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Chester Bennington Remembers His Struggling Years

All last year on tour with his band, Linkin Park's Chester Benningotn refused to sing a top-requested song from his latest album, "Meteora." The man of black horn-rimmed glasses and seasonally shifting hair color didn't write "Breaking the Habit"; Mike Shinoda, his co-writer and co-vocalist in the multi-platinum L.A. sextet, did.

But it spoke volumes to Bennington because of his dark personal history. Cultured my cure/I tightly lock the door./I try to catch my breath again./I hurt much more/than anytime before./I have no options left again.

"When Mike wrote it, I said, 'I swear to God you wrote this song about me.'" says Bennington, phoning from Columbus, Ohio, on a break from a tour with support acts P.O.D., Hoobastank and story of the Year.

About 10 years ago, the famously high-pitched shrieker had a substance-abuse problem, which he supported by working at a Burger King in his native Phoenix. He had to skateboard to the job because he couldn't afford a car. Or even a bicycle.

Bennington -- the youngest of four whose childhood was a blur of shuttling between homes rented by his divorced parents -- owned nothing bigger than a milk crate, which is where he kept all his possessions.
"I regret being an idiot, I guess that was the case," Bennington says of his drug habit, which involved him with people he watched get pistol-whipped and hunted by angry dealers.
"But do I regret experiencing agony from that? No, because it's made me the person I am today."
At 28, Bennington now channels that agony into his stage show, where he breathes fire into the revered songs from his band's debut album, "Hybrid Theory" (the No. 1 album of 2001) and its multi-platinum follow-up, last year's "Meteora." Those songs now include "Breaking the Habit."
"It took me a long time to be able to perform the song," Bennington says, "because I had such an emotional connection. I would break down in tears."
Bennington shaped up by age 20, kicking drugs and marrying his girlfriend, Samantha. (Their boy, Draven, is two.) The couple was still so poor back then, though, their wedding rings were tattooed on their fingers for free by a friend.

An obsession-verging fan of the Stone Temple Pilots and Depeche Mode, Bennington was singing in an unknown band at the time. When Grey Daze started to draw large Arizona crowds, and L.A.-based attorney was hired to get its demos out to labels.
"I always just wanted to make a record," Bennington says. "That was a huge goal in my life."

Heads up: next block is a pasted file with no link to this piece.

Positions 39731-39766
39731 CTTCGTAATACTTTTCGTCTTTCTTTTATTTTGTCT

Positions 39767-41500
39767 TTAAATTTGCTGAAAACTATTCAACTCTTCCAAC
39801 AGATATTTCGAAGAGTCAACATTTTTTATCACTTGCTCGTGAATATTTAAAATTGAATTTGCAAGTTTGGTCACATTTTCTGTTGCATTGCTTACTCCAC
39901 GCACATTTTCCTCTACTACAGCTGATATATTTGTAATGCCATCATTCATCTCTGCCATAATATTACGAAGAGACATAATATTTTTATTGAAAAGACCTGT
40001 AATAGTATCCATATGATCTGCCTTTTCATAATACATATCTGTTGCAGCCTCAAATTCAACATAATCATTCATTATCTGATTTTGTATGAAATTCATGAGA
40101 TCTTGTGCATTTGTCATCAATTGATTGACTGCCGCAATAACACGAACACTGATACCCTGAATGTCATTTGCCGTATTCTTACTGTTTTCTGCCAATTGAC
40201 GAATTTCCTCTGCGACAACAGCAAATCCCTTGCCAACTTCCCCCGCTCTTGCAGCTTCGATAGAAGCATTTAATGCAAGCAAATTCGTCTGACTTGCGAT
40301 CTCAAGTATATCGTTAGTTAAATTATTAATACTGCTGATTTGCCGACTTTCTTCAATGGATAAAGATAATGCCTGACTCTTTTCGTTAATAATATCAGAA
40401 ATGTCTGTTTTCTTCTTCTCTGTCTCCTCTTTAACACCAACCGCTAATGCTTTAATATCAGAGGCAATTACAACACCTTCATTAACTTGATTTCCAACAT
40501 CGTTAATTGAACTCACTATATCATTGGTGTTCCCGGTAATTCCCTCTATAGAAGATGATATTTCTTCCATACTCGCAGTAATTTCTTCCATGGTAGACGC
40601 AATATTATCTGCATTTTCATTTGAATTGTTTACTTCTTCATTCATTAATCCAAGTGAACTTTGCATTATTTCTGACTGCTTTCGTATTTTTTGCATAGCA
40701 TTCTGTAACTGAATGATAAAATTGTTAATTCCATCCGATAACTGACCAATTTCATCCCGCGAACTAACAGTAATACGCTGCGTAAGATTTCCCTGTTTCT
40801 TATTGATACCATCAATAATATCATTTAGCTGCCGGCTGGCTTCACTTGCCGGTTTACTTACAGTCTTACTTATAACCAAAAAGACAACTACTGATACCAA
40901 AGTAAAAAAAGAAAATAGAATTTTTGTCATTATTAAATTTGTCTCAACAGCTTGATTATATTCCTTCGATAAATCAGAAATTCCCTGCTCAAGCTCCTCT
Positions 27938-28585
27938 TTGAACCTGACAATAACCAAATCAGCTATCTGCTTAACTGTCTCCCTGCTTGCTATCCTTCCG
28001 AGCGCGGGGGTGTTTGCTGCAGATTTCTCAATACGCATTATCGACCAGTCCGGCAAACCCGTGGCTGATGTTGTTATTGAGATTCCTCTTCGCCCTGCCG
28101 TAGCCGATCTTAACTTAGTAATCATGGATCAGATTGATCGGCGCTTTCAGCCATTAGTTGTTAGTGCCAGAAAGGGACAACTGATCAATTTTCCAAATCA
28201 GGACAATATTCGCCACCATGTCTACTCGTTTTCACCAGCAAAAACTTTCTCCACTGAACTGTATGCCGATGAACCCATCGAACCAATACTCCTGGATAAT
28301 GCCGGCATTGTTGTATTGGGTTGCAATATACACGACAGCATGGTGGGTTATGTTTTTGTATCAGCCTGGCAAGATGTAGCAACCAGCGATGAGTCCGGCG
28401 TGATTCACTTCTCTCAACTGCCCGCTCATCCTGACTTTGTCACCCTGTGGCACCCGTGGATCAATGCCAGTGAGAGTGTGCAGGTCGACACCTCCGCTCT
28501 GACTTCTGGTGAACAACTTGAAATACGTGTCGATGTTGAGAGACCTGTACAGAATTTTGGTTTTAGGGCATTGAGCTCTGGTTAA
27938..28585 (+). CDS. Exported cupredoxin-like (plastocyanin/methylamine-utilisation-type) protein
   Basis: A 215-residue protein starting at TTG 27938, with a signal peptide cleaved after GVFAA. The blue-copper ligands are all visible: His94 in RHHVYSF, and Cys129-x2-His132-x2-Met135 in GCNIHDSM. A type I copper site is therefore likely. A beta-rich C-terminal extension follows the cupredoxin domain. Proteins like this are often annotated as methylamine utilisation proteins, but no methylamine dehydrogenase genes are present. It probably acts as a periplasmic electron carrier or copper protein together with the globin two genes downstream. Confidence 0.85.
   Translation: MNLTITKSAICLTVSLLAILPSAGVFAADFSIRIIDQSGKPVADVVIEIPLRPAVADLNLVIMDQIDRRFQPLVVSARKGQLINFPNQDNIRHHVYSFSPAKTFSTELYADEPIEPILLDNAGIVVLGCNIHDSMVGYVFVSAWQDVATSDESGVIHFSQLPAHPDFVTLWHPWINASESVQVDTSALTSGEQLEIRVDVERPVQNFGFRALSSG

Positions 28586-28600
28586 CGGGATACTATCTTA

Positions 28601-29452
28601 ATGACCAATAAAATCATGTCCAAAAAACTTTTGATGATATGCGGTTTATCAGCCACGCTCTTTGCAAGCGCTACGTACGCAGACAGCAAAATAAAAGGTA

That goal wasn't achieved with Grey Daze. But in 1999, the band's lawyer hipped Bennington to an impressive L.A. outfit looking for a new singer.
"I listened to the demo and really thought it was something," Bennington says of Xero, which changed its name to Hybrid Theory, then Linkin Park. (Most cities have a Lincoln Park, so people would take them for a local band where ever they played. The misspelling meant they wouldn't have to buy someone else's Web site address.)
Propelled by a trio of rock radio singles ("One Step Closer," "Crawling" and "In the End"), "Hybrid Theory" shocked the music world (and Linkin Park) by selling 4.8 million copies. New studio releases by both Britney Spears and 'N Sync didn't come close.
"I never imagined this type of success," says Bennington. "I don't think I've ever really dreamt about being as big as we are."
Still, not everyone reveres Linkin Park. Fox-TC recently banned the group's songs (along with those of Korn and severl other rock artists) from being performed during auditions for "American Idol." No explanation was given.
"I think it's awesome they're not letting them do that," Bennington says. "It's great that they banned our music. I think it's very thoughtful of them. I wonder why they did it. Maybe our music is too modern."
Bennington and Shinoda are currently penning new songs "American Idol" hopefuls won't be able to sing. Their tour bus is loaded with ProTools songwriting and recording software.
"We work together and separately, but we make sure that when we start writing that we're on the same page so we know what we're writing about and we understand where the focus of the emotion for the music is going to be," Benningotn says, adding that it's too early to reveal song titles.
"We just let to music do it's own thing and come together the way it wants," he says.

Linkin Park also plans a summer tour to go up against OzzFest.
"It's gonna be amazing," promises the man who can't think of what he might be doing if not music.
"If I wasn't who I am in this band, I would still be in a band somewhere else making music and having a good time," Bennington says. "I've always done this, I will always do this."
Now, Bennington says his revised career goal is "to make good music and hope other people like it."
"We're no different from any other band in the world that wants to create song and go play them for fans," he says. "We're just blessed."

"Circus" Magazine (United States) - April 2004



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